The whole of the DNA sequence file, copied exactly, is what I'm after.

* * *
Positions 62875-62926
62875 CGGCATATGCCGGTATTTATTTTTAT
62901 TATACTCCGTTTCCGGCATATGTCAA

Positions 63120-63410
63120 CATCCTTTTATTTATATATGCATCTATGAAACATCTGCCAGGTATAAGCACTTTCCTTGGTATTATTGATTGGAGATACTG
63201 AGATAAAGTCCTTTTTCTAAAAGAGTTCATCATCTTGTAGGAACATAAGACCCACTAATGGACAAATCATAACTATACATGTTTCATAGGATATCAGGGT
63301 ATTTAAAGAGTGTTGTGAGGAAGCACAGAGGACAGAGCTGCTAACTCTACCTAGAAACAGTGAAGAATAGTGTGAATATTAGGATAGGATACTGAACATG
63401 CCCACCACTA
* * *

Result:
Positions 62875-62926
62875 CGGCATATGCCGGTATTTATTTTTAT
62901 TATACTCCGTTTCCGGCATATGTCAA

Positions 63120-63410
63120 CATCCTTTTATTTATATATGCATCTATGAAACATCTGCCAGGTATAAGCACTTTCCTTGGTATTATTGATTGGAGATACTG
63201 AGATAAAGTCCTTTTTCTAAAAGAGTTCATCATCTTGTAGGAACATAAGACCCACTAATGGACAAATCATAACTATACATGTTTCATAGGATATCAGGGT
63301 ATTTAAAGAGTGTTGTGAGGAAGCACAGAGGACAGAGCTGCTAACTCTACCTAGAAACAGTGAAGAATAGTGTGAATATTAGGATAGGATACTGAACATG
63401 CCCACCACTA